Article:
Has been described as a Questionable Timber Castle (Motte), and also as a Questionable Masonry Castle
There are earthwork remains
|Alternative Names||Burghlow; Middleton; Milton; Burlow
|Modern Authority||East Sussex
|1974 Authority||East Sussex
A "fortified area"(Annotated Record Map E Curwen 1949) on which foundations of walls of indeterminate shape and form were visible pre-1824 (Horsfield 1824), but which had been excavated by 1835 and two large barns built of the materials (Horsfield 1835). Similar informations from Allcroft, who states that the area is "sown with coins" (Allcroft 1922).
Described by Clinch as Burghlow Castle (Class 'E' earthwork) a mount and bailey castle, the mount occupying the N part of the castle which has no outer rampart (Sussex Views 1951).
A view of the "Ruins of Burlow Castle" by S F Grimm (1770-80) is in the collection of Sir William Burrell at the British Museum (Sussex Views). (A copy in Sx Rec Soc Jubilee Volume " Sussex Views" shows only the plateau and no building ruins).
(Centred TQ530044) Dr Wards map of c 1618 is annotated "The ruins of the Castle of Burlow" (Ward's map is more of a sketch so position is only accurate to c 100-200.0m).
Shoosmith (1933) suggests it may have been a 12th c adulterine castle, but Evans (1933) indicates that there is no historical evidence and digging has produced absolutely no finds.
Musson, summarising the evidence, suggests that the name be removed from OS maps and C W Phillips agrees.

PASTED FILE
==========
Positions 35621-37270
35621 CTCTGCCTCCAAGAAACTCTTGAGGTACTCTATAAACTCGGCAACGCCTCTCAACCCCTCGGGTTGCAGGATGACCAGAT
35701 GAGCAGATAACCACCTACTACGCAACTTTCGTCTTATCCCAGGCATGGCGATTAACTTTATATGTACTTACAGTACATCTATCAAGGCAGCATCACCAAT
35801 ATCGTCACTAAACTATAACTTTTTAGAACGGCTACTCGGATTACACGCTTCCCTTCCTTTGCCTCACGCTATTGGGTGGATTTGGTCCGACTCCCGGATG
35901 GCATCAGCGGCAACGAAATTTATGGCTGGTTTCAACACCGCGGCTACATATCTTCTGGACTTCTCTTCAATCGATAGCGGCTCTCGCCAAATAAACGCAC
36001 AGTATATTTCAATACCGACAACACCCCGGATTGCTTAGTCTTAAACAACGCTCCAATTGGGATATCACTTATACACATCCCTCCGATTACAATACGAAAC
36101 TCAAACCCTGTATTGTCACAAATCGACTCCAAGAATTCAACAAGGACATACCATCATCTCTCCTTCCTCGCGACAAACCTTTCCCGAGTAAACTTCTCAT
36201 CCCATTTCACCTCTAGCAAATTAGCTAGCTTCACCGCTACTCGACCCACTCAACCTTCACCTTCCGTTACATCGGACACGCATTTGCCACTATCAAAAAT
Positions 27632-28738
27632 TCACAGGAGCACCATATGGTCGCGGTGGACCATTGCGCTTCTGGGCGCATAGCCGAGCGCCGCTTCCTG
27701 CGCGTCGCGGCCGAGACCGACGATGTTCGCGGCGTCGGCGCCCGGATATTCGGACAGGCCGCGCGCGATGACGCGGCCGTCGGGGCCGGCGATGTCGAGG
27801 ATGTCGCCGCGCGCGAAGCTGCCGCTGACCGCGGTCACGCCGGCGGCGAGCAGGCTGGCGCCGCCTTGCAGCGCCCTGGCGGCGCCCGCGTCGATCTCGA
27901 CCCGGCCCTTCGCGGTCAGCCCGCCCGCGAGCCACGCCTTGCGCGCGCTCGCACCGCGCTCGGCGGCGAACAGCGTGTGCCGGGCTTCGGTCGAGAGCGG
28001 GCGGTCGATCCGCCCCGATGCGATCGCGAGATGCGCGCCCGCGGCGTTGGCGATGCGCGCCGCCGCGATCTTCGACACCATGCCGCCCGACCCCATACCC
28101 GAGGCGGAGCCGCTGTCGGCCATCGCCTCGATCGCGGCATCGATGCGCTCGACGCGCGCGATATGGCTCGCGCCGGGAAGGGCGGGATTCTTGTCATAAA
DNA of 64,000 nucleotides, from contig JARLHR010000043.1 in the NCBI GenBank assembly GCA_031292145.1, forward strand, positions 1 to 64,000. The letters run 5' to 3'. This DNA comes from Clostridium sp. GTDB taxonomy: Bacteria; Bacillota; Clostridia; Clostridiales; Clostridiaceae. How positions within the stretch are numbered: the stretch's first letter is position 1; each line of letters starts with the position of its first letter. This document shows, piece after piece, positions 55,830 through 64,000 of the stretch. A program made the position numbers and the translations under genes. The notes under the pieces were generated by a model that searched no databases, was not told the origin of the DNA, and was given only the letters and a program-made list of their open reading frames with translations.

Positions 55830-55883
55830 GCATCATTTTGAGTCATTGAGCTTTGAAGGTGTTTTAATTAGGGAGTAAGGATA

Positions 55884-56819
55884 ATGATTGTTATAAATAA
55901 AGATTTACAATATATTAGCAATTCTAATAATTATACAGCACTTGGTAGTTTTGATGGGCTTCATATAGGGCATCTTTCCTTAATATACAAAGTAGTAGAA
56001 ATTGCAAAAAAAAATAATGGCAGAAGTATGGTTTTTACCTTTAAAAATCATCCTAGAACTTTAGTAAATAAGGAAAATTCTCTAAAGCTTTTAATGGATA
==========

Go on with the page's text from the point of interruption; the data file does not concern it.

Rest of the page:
The name Burlow Castle (verified locally) refers to a natual hillock, bounded on the W by a steep river cliff, and elsewhere by slopes forming an excellent natural defence, though there is no trace of artificial defences or building foundations.
In 1972, the occupants of Milton House found IA/RB potsherds and Me worked flints on the site after ploughing, but no finds of post-Conquest period are known to have been made.
Field examination and local enquiries have failed to substantiate or deny the former existence of a "castle" (F1 NKB 31-AUG-72).
The East Sussex Archaeology Project field-walked the site under the supervision of Paul Smith, discovering 12th to 13th century pottery
An antiquarian print held at Barbican House Museum, Lewes, apparently shows the ruins of walls at the site.
Also from thee vicinity are a Mesolithic tranchet axe "BURLOW 1884" and Neolithic finds of an axe "BURLOW 1835", and a pick, "BURLOW 1882". (Holden) (PastScape)
This site is a scheduled monument protected by law
Historic England (PastScape) Defra or Monument number(s)
County Historic Environment Record
|OS Map Grid Reference||TQ530041